Exaggerated: Kevin nods politely to the chieftain's three beautiful daughters, and then finds out that it constitutes a polygamous marriage ceremony in their culture.
Downplayed: Kevin shares a drink with the chieftain's beautiful daughter, and then finds out that it means they're going steady.
The culture in question is very isolated, and is not used to dealing with people who don't know their ways - nobody thought to warn Kevin, and Kevin had no way of finding out on his own.
A marriage custom in which all marriages are arranged by a lottery-type system, and even those who know the system perfectly are surprised on the day when their number comes up and it's their time to get married. E.g., every three months there is a ritual feast attended by all members of the tribe, and there is always one single man and one single woman—the unsuspecting future groom and bride—who randomly get a wooden fertility doll in their piece of pie.
Kevin is already married to the chieftain's daughter, and accidentally does something which constitutes a divorce.
Alternatively, Kevin intends to marry the chieftain's daughter. In order to do so, however, he must complete a series of long, difficult (and occasionally ridiculous) tasks, which is the marriage ceremony in their culture.
Kevin is told that according to tradition, he accidentally got married... but he's quickly reassured that nobody really follows that tradition in modern times, so he's in the clear.
Kevin is about to do something that would count as a marriage. His friends try to stop him, only to discover that he's in love with the chieftain's daughter and wants to marry her according to her own customs.
Double Subverted: ...only, that was before they knew it was the chieftain's daughter he'd done it with. For chieftain's daughters, following tradition is still a definite requirement.
Parodied: When he sees the amazingly beautiful chieftain's daughter, Kevin starts doing every weird thing he can think of in the hope that he'll trigger a custom like this.
Zig Zagged: Kevin is told that he has accidentally married the chieftain's daughter... but then he admits that he knew what he was doing, because he had fallen in love with her... and she admits that she was counting on that, because she wanted a ticket out of the village... except that the marriage isn't valid because they forgot a crucial step... which makes both of them happy, because the events of the episode have caused them to change their minds.
Averted: Kevin leaves the village with his new bride, only to realize that it was all just a sham and that she was really after something else.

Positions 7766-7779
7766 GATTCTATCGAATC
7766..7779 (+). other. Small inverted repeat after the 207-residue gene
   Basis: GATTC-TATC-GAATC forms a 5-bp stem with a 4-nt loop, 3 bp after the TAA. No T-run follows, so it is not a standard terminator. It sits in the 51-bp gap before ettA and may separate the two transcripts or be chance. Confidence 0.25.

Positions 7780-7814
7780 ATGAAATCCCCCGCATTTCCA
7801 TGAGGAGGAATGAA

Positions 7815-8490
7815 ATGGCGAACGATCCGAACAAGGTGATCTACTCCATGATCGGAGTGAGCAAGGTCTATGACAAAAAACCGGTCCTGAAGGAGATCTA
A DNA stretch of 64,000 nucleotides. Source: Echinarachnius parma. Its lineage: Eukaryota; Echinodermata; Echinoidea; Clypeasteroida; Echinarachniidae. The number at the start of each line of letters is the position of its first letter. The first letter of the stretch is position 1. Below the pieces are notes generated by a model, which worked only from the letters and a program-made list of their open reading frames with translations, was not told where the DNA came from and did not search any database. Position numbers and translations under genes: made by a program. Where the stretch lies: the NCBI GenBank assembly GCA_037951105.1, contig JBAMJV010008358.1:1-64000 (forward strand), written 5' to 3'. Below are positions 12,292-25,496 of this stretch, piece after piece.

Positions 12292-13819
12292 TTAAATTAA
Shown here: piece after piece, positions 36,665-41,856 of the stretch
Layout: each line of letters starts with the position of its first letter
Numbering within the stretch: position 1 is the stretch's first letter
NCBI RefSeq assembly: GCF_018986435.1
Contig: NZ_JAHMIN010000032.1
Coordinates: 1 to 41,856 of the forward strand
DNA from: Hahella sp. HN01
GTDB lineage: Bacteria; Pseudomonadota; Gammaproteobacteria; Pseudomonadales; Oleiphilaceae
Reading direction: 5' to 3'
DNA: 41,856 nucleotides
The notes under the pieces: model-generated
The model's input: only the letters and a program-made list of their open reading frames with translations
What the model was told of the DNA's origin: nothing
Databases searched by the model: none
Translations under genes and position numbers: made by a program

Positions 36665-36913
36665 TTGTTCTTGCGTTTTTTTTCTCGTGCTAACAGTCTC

Enforced: The writers want to give Kevin some sexual tension with the chieftain's daughter, but since she only shows up for one episode, they need a way to skip past all the normal romantic build-up.
Lampshaded: "You'd think they'd have mentioned that in the guidebook, wouldn't you?"
Invoked: Someone deliberately sets out to trick Kevin into an accidental marriage.
Exploited: Someone wants Kevin's real love interest to dump him, so they make sure she gets word of his "marriage" to the chieftain's daughter - not mentioning, of course, that it was accidental.
Defied: Kevin makes sure to learn about any unusual customs this culture might have before he goes.
Discussed: "If this was one of those wacky shows with weird situations, me giving this girl the thumbs up would result in an accidental marriage somehow! Perhaps her culture takes it as a sign of marriage."
Conversed: "I suppose Kevin is getting used to these accidental marriages. This is only like the third one he's been in."
Deconstructed: Kevin's accidental marriage raises questions of cultural clashes, the role of tradition, and the way that these things can shape the lives of individuals. Kevin is shown to resent the way his Unwanted Spouse follows him around, while the chieftain's daughter is torn between respecting the ways of her people and the fact that her marriage will obviously be unhappy.
Reconstructed: Even though Kevin and the chieftain's daughter are both upset and unhappy to begin with, they decide that it would be silly to let something like that dictate their future lives, and sit down together to work out how they want to deal with it.